On 13th August, hubby and I visited Enryakuji Temple. The temple is located on Mount Hieizan in Otsu City of Shiga prefecture. The 848-meters-high Mount Hieizan lies on the border of Kyoto and Shiga prefectures, and therefore Enryakuji Temple overlooks Kyoto in the west and Lake Biwa in the east. Enryakuji Temple is a monastery and is the headquarters of Tendai Sect of Japanese Buddhism. The temple was founded by a monk named Saicho in the year 788. Saicho, also known posthumously as Dengyo Daishi, introduced the Tendai Sect of Buddhism to Japan from China. The temple gradually grew in power, and for 1225 years since then, the temple has produced many distinguished and influential priests including the founders of a number of later Buddhist sects, such as Jodo-shu, Jodo-shinshu, Soto Zen, Rinzai, and Nichiren. At its peak, Enryakuji had as many as 3000 sub-temples and a powerful army of warrior monks called Sohei who often engaged in power struggles with other monasteries and political leaders. Warlord Oda Nobunaga was a predominant force of Japan in the late 16th century. On his way to remove all potential rivals and unify the country, Nobunaga saw the power of Enryakuji Temple as a threat to his aims, and so he ended this Buddhist militancy in 1571 by attacking the temple and destroying it. Nobunaga burned down most of the temple buildings, and killed almost all inhabitants including monks, women, and children. Following a change of government, the temple was reconstructed and most of the current buildings of the temple date from the latter half of the 16th century to the first half of the 17th century. Today the temple area is dotted with about 120 buildings and towers, and is divided into three areas, namely, To-do (east area), Sai-to (west area), and Yokawa. To-do is the main area of the temple, where the monastery was originally founded and where most of the important buildings of the temple are located. Sai-to area is downhill from To-do, and also features a few important buildings. Yokawa area is more isolated and less visited. The temple is one of the most significant monasteries in Japan, and has great historical and artistic value. The temple is designated as a government historic site, and the temple grounds contain ten national treasures and over fifty important cultural properties. In 1994, the temple was registered as a part of the UNESCO World Heritage Site ‘Historic Monuments of Ancient Kyoto (Kyoto, Uji and Otsu Cities)’.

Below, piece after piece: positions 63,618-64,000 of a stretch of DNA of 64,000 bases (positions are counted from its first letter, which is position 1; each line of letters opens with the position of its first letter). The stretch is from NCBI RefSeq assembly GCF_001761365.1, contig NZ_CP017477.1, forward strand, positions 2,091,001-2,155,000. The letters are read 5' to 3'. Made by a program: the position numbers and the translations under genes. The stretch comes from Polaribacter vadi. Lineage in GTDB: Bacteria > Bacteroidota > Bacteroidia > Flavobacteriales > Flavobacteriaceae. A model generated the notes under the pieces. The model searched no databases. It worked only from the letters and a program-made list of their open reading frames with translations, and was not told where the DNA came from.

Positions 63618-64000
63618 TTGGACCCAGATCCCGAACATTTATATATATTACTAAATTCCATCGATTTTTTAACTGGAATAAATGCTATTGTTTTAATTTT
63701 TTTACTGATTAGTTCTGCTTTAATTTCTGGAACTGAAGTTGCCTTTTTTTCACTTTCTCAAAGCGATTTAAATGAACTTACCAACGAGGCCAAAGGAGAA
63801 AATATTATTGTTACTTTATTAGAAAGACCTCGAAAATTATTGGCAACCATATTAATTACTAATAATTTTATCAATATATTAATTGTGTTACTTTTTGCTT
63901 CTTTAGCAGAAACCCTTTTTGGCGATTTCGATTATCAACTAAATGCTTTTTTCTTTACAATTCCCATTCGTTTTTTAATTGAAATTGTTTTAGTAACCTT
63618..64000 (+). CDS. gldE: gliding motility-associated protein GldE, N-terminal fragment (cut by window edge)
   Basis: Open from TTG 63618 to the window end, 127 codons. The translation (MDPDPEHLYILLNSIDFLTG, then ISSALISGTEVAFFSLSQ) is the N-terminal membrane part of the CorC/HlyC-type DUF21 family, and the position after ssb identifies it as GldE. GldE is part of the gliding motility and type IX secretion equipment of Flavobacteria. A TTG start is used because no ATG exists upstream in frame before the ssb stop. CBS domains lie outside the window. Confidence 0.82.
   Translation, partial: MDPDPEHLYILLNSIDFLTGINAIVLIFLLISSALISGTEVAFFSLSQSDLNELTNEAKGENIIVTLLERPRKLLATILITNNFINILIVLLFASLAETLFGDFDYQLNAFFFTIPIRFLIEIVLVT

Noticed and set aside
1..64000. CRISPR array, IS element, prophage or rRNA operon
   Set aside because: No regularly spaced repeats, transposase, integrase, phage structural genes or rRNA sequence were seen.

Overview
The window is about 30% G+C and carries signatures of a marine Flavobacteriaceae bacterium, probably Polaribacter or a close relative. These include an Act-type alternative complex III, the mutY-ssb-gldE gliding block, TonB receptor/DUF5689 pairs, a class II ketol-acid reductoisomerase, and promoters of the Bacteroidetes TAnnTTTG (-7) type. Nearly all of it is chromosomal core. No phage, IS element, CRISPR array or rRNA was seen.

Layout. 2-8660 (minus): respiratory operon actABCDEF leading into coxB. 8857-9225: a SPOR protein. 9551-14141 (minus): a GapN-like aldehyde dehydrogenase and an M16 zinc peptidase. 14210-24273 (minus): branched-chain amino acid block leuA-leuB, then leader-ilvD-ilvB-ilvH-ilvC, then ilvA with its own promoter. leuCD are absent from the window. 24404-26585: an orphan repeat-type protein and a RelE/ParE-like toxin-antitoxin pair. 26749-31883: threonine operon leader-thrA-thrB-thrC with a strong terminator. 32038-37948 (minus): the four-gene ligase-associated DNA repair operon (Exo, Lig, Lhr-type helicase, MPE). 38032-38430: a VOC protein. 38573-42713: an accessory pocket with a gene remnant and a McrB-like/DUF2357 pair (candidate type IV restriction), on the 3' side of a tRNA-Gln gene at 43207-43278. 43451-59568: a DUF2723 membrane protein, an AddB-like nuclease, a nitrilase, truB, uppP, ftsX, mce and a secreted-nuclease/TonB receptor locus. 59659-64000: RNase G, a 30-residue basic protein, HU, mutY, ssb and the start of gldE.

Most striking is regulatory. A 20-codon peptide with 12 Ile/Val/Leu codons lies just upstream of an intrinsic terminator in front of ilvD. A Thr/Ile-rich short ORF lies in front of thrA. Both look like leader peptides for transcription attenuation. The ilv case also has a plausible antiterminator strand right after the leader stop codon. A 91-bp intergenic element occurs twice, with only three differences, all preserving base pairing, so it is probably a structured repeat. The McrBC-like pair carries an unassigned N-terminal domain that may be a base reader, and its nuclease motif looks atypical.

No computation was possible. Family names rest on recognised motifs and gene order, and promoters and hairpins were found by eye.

On 13th August, hubby and I had an early breakfast at the hotel in Shiga City where we had stayed for the night, and left for Enryakuji Temple at about 9 am. The temple is located just 14 kilometers north-northwest of the hotel, and it took us about 30 minutes of car ride to reach the car parking area of To-do, which is the main area of the temple. We purchased tickets worth 1000 Yen per person as admission fee to enter all the three areas of the temple, To-do, Sai-to, and Yokawa. The tickets also allowed us to visit a museum in To-do area but we skipped visiting the museum as we did not have much time. We entered the To-do area and walked along a paved pathway. On either side of the pathway, we saw colorful posters that explain the history of Enryakuji Temple.